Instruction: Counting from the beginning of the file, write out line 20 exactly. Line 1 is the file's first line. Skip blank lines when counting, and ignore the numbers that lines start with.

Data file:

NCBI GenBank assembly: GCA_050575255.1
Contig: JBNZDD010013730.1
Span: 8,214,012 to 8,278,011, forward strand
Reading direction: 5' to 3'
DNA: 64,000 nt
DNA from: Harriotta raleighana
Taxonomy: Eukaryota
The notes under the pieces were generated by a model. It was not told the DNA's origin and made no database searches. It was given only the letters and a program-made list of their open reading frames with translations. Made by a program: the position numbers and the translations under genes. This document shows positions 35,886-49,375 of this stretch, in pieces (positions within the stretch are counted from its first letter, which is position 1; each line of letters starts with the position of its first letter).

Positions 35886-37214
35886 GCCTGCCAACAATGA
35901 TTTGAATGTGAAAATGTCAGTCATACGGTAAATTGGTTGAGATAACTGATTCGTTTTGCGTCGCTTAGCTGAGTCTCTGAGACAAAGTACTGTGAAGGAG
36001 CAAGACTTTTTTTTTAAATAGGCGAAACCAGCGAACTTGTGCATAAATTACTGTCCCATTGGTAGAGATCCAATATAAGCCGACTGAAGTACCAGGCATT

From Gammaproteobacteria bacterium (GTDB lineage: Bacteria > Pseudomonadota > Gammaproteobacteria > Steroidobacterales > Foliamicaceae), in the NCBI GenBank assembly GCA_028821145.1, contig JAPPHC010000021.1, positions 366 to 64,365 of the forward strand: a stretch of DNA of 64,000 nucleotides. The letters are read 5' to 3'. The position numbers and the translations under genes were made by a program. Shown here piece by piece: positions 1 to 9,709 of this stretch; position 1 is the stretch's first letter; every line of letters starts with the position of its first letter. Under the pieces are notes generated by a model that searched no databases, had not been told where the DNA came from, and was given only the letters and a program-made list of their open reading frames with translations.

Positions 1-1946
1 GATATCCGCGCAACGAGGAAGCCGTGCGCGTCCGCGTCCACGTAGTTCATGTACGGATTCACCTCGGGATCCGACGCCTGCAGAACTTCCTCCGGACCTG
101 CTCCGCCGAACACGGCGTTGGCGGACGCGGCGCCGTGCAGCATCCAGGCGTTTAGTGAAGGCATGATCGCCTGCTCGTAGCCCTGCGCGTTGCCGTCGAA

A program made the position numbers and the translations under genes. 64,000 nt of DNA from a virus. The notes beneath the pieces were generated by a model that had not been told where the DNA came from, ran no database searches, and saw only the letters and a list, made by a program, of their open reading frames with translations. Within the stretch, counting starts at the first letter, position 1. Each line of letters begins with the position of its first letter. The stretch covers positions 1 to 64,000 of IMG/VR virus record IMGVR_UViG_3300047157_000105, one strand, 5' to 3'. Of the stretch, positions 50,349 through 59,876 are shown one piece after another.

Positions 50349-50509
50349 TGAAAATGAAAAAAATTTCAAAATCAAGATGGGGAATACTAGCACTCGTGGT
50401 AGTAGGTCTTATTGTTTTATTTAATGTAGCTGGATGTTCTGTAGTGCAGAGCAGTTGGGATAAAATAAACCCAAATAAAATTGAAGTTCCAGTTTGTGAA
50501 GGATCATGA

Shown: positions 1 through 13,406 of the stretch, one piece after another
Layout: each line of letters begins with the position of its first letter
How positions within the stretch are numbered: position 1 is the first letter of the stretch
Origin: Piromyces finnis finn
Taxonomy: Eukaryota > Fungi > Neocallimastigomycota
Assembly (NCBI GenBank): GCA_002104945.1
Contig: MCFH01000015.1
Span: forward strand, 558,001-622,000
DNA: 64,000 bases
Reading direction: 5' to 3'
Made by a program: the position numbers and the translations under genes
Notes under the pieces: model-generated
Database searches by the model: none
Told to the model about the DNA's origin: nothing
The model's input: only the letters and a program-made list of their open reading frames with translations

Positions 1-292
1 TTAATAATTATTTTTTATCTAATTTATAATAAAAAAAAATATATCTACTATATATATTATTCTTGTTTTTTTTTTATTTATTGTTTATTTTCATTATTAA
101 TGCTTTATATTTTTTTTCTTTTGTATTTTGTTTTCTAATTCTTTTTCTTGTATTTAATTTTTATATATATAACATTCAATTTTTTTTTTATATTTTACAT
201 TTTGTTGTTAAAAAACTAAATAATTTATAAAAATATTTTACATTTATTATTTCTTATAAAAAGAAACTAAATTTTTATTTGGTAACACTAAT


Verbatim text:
50401 AGTAGGTCTTATTGTTTTATTTAATGTAGCTGGATGTTCTGTAGTGCAGAGCAGTTGGGATAAAATAAACCCAAATAAAATTGAAGTTCCAGTTTGTGAA